JournalProceedings of the National Academy of Sciences of the United States of America
Volume77
Issue number7 II
StatePublished - 1980
Externally publishedYes

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Avian Sarcoma Viruses
Oncogenes
Cell Membrane
Proteins
Protein Kinases
Subcellular Fractions
Membranes
Viral Genes
Phosphoproteins
Immunoprecipitation
Detergents
Vertebrates
Chickens
Carcinogenesis
Research Personnel
Genes

ASJC Scopus subject areas

  • General
  • Genetics

Cite this

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title = "The protein encoded by the transforming gene of avian sarcoma virus (pp60(src)) and a homologous protein in normal cells (pp60(proto-src)) are associated with the plasma membrane",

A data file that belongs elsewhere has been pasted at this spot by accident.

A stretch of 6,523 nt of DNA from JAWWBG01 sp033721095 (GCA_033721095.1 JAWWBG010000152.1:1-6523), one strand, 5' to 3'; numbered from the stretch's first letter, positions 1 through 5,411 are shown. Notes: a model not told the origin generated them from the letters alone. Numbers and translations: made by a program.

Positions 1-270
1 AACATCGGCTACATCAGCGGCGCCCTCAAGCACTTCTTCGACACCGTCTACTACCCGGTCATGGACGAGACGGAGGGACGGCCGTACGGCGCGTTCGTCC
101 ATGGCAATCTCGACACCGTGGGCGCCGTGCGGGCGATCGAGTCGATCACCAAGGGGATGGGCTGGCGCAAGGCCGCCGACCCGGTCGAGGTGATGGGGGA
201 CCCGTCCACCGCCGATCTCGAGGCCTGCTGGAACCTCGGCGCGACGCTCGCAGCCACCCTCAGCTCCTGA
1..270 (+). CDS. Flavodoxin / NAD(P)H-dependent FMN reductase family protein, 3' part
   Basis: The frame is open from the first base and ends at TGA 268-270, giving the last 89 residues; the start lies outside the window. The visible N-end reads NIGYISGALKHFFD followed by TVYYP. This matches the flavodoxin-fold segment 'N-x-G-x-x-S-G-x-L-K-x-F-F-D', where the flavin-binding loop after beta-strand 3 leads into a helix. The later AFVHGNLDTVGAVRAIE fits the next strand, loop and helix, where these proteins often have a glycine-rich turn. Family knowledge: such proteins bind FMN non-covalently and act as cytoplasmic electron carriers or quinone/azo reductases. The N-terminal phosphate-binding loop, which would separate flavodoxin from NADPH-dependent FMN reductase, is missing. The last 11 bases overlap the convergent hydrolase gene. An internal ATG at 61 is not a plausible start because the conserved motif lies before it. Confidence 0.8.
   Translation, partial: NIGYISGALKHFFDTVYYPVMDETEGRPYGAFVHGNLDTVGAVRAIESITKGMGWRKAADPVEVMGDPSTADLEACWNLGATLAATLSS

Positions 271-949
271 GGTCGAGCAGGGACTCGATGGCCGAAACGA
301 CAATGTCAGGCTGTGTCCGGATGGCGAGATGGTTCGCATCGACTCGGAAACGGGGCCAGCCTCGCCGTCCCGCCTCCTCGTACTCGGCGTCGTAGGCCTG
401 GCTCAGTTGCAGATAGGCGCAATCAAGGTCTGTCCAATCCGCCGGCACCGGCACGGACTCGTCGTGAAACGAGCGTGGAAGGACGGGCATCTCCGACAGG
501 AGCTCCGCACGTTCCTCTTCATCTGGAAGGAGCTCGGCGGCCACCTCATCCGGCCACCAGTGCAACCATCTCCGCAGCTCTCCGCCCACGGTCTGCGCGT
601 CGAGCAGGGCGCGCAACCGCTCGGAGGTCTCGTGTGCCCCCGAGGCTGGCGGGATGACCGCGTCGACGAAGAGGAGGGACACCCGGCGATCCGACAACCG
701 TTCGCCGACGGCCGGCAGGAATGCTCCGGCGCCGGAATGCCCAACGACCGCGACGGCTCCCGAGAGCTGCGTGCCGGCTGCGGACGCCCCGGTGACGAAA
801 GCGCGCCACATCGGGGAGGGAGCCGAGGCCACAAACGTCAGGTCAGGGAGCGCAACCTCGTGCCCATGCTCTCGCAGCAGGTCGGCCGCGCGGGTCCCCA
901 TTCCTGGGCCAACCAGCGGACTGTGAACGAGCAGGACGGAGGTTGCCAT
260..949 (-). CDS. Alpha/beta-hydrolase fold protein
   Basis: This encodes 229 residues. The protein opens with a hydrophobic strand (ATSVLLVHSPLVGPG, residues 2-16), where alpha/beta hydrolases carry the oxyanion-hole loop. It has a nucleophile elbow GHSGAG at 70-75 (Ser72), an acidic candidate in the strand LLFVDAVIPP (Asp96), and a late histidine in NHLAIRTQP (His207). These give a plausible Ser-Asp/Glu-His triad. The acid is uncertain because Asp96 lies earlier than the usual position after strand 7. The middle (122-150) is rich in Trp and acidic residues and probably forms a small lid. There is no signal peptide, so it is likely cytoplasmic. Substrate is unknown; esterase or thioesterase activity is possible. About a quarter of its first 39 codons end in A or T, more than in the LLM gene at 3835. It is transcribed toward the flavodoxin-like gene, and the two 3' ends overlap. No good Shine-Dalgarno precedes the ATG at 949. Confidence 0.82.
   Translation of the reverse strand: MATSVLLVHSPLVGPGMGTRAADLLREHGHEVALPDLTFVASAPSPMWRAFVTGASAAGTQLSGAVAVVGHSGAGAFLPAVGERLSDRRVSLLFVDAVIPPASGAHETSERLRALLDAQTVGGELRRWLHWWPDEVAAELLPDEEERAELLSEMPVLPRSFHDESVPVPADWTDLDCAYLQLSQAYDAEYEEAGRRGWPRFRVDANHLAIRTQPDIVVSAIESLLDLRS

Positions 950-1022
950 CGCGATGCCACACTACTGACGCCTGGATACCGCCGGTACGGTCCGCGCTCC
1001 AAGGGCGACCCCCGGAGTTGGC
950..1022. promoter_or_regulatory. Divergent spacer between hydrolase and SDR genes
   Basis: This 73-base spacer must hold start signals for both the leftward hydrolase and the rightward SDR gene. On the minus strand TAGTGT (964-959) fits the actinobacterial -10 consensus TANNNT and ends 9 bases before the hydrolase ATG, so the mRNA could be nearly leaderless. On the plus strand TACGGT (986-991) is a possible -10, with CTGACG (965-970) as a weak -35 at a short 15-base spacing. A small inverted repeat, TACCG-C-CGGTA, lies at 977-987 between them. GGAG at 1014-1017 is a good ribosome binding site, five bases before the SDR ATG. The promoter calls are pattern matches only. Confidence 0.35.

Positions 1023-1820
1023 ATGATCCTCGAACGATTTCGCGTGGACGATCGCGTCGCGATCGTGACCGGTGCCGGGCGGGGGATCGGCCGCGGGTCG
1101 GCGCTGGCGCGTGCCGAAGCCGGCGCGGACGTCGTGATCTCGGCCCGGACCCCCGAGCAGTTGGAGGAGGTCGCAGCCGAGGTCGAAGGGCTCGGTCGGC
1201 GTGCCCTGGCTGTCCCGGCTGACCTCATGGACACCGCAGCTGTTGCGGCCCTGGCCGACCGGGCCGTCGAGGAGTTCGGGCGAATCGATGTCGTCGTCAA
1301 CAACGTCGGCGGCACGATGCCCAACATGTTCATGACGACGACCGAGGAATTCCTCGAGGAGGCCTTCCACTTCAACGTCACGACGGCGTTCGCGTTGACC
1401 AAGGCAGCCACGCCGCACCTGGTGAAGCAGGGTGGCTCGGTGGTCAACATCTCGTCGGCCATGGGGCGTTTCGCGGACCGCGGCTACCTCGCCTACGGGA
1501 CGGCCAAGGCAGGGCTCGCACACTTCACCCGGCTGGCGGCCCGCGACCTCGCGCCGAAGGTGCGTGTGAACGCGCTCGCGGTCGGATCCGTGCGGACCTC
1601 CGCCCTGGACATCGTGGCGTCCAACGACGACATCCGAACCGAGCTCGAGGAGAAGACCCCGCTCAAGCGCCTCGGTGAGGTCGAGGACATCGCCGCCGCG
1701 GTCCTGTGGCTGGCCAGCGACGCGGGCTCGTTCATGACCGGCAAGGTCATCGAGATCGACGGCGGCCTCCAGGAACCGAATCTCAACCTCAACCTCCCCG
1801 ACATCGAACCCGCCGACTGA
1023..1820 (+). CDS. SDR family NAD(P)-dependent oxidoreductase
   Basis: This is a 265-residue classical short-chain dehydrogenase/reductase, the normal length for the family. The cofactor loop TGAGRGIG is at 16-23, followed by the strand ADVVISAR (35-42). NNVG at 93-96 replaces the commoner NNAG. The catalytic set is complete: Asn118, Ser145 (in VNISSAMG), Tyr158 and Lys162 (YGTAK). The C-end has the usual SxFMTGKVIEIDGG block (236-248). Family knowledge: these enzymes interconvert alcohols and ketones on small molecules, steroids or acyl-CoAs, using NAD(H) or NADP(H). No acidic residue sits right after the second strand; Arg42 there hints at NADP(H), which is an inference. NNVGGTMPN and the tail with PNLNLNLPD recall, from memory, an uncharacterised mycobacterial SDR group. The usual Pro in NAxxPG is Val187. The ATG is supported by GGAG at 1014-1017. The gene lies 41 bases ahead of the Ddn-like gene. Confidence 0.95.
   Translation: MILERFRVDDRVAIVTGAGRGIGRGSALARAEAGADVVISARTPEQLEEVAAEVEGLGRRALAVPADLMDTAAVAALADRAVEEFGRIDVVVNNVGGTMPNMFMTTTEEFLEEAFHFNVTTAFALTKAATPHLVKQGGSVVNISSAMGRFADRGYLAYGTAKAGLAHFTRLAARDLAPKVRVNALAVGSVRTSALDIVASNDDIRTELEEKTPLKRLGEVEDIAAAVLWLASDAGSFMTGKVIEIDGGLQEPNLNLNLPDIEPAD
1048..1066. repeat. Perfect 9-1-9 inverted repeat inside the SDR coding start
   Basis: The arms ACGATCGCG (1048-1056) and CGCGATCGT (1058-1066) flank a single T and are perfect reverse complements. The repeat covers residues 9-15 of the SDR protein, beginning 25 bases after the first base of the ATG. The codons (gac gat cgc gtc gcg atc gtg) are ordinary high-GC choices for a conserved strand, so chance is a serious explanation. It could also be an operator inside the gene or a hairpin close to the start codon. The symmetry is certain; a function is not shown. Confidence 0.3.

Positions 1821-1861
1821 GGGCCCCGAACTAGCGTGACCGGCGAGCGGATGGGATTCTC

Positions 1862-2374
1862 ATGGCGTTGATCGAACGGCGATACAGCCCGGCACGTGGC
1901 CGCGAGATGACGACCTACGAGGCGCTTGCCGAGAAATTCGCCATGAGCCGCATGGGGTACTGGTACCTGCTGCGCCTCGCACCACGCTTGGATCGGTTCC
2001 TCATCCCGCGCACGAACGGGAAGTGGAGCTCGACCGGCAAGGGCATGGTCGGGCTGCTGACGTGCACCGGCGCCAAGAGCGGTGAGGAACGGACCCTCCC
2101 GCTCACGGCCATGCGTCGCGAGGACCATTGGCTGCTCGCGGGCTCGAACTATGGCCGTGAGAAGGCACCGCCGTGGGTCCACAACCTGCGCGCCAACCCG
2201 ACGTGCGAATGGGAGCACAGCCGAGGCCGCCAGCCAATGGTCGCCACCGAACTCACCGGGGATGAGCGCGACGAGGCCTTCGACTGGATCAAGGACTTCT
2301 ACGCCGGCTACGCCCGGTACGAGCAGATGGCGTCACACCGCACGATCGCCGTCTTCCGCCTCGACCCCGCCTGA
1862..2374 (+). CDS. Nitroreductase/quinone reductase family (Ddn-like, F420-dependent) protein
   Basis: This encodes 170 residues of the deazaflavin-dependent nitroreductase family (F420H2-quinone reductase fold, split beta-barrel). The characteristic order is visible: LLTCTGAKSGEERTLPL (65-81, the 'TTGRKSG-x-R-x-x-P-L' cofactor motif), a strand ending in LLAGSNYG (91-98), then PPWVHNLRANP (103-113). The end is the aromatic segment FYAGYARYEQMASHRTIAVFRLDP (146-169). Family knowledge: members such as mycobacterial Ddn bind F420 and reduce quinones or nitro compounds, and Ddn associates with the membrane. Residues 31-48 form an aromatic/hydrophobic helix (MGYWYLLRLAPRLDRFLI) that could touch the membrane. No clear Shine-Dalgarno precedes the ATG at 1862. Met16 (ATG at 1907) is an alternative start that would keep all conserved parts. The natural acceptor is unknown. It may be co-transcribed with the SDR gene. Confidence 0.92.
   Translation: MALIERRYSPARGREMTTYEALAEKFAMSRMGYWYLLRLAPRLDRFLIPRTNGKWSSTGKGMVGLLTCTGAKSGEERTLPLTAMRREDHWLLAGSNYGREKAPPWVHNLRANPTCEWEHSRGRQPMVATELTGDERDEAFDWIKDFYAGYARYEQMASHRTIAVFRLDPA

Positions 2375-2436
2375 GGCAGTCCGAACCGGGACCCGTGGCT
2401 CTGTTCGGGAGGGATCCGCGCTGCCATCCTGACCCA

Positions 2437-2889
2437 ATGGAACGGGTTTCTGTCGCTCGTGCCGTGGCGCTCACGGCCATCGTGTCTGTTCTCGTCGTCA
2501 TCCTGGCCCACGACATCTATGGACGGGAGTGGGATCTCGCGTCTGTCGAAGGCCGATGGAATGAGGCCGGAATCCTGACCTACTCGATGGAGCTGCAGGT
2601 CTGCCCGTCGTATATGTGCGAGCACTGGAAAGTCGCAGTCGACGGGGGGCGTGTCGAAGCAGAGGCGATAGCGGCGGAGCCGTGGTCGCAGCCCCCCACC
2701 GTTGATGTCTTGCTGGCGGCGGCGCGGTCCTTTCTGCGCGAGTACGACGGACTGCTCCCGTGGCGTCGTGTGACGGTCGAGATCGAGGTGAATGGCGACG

abstract = "Oncogenesis by avian sarcoma virus is attributable to a single viral gene (src) which encodes a phosphoprotein (pp60(src)) with the enzymatic activity of a protein kinase. A closely related protein, pp60(proto-src), occurs in uninfected cells from a wide variety of vertebrate species and is presumed to be the product of a cellular gene that served as progenitor for src. We explored the location of these proteins within the cell by using immunoprecipitation to analyze subcellular fractions prepared from avian sarcoma virus-transformed rat and chicken cells and from uninfected rat cells. We found that both pp60(src) and pp60(proto-src) were associated with the plasma membrane as active protein kinases and could be recovered efficiently only by disrupting the membranes with nonionic detergent. Our findings, in conjunction with those of other investigators, indicate that both proteins are embedded in the membrane by means of a hydrophobic domain(s); available evidence indicates that pp60(src) is not exposed on the surface of the cell but is accessible at the cytoplasmic aspect of the plasma membrane. These conclusions lend credence to two current speculations. First, pp60(src) and pp60(proto-src) may have similar or even identical functions. Second, neoplastic transformation may originate from derangements in the plasma membrane or its affiliated structures.",